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At Salon, Joe Conason highlights some important details from the background of Mel Sembler, the Florida strip-mall mogul who is financing “Keeping America Safe.” That foundation, managed by Bill Kristol and Liz Cheney, is now running ads designed to convince Americans that they face imminent threat of death at the hands of terrorists because Barack Obama has banned the use of torture. It seems that personal fealty to the Cheneys, father and daughter, is not the only thing that brings Sembler to torture advocacy. In fact, he has a long, weird history linking him to techniques every bit as gruesome and kinky as those applied in Abu Ghraib, Camp Nama, and Gitmo. In a masterful article in the January 2007 issue of Reason, Maia Szalavitz digs deep into the details of Sembler’s role in two Florida operations called The Seed and Straight Incorporated:
employees had begun to quit Straight and contact regulators, reporting beatings and other maltreatment. “The program was getting… so bad that I felt it was hurting more kids than it was helping,” one anonymous former staffer told the St. Petersburg Times that year. Miller Newton, Straight’s national clinical director, admitted to authorities in 1982 that he had kept teenagers awake for 72-hour periods, put them on peanut butter–only diets, and forced them to crawl through each other’s legs to be hit in a “spanking machine.”
At Straight, The Seed’s hand-waving procedure to get staff attention during group sessions mutated into “motivating,” in which kids flapped their arms so vigorously it looked like they were trying to fly away. The movements were so violent that more than once teenagers hit those sitting next to them, resulting in broken bones…
Straight ultimately paid out millions of dollars in dozens of lawsuits related to abuse and even kidnapping and false imprisonment of adults. But the Straight network remained in operation until 1993. Even today, at least nine programs in the U.S. and Canada still use tactics, such as host homes and “motivating,” that come directly from Straight. Some are run by former Straight employees, sometimes in former Straight buildings. Among them: SAFE in Orlando; Growing Together in Lake Worth, Florida; Kids Helping Kids in Cincinnati; the Phoenix Institute for Adolescents in Marietta, Georgia; Turnabout/Stillwater Academy in Salt Lake City; Pathway Family Center in Detroit; the Alberta Adolescent Recovery Center in Calgary, Alberta; and Love in Action, a program aimed at “curing” homosexual teenagers, located near Memphis. The Straight Foundation itself, which coordinated the organization and doled out the money, never died; it simply renamed itself the Drug Free America Foundation, which to this day works to promote student drug testing and to oppose efforts to end the drug war. Its website lists Mel Sembler and his wife Betty as “founding members.”
Sembler’s attitude towards the physical mistreatment of youngsters evidently differs from that of most Americans. But while another prominent Florida Republican, Jeb Bush, once touted the Sembler-funded effort, he quickly changed his mind as exposés appeared about the mistreatment of youngsters within the framework of the program. He signed legislation that shut down the Florida boot camp program that Sembler had funded.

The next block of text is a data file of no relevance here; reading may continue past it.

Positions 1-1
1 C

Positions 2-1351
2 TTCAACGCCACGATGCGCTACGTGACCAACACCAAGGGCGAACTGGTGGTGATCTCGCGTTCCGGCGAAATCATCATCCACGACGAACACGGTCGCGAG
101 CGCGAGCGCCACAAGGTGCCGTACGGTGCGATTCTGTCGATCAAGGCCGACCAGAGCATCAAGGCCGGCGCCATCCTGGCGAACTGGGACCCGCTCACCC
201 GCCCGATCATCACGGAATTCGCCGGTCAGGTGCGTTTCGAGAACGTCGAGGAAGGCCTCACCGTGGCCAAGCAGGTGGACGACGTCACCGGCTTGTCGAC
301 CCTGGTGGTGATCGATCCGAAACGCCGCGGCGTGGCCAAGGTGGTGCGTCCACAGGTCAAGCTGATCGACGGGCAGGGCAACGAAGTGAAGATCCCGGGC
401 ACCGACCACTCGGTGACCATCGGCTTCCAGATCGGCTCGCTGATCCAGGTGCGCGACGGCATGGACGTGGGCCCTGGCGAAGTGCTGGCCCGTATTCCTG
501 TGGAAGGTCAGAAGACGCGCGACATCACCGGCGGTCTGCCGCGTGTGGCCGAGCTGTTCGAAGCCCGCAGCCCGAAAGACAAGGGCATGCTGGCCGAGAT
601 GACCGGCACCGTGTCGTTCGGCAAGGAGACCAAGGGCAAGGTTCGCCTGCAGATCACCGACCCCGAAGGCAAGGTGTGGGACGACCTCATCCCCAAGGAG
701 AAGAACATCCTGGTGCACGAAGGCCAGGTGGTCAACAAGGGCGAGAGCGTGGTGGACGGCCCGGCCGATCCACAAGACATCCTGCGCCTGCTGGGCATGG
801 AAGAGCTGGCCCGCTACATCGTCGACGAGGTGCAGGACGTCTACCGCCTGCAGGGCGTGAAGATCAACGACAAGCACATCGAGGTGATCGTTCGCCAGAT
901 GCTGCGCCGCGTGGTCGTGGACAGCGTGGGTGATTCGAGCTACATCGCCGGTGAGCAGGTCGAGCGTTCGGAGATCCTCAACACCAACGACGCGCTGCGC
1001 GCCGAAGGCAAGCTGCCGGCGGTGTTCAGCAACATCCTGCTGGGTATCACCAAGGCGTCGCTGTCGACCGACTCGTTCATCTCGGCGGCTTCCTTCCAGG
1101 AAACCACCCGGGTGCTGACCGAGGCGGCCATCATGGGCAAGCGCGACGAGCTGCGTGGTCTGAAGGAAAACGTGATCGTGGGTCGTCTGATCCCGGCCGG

More from Scott Horton:
Conversation — August 5, 2016, 12:08 pm
Sidney Blumenthal on the origins of the Republican Party, the fallout from Clinton’s emails, and his new biography of Abraham Lincoln
Conversation — March 30, 2016, 3:44 pm
Joseph Hickman discusses his new book, The Burn Pits, which tells the story of thousands of U.S. soldiers who, after returning from Iraq and Afghanistan, have developed rare cancers and respiratory diseases.
Years ago, I lived in Montana, a land of purple sunsets, clear streams, and snowflakes the size of silver dollars drifting through the cold air. There were no speed limits and you could legally drive drunk. My small apartment in Missoula had little privacy. In order to write, I rented an off-season fishing cabin on Rock Creek, a one-room place with a bed and a bureau. I lacked the budget for a desk. My idea was to remove a sliding door from a closet in my apartment and place it over a couple of hastily cobbled-together sawhorses.
Amount by which a typical good-looking U.S. worker will out-earn a typical ugly one over a lifetime:
A Japanese inventor unveiled a new invisibility cloak that uses a material made of thousands of tiny beads called “retro-reflectum.”
A couple at a Cracker Barrel restaurant in Greenville, South Carolina, left their waitress a note telling her “the woman’s place is in the home,” in lieu of a tip.
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"She never thanked me, never looked at me—melted away into the miserable night, in the strangest manner I ever saw. I have seen many strange things, but not one that has left a deeper impression on my memory than the dull impassive way in which that worn-out heap of misery took that piece of money, and was lost."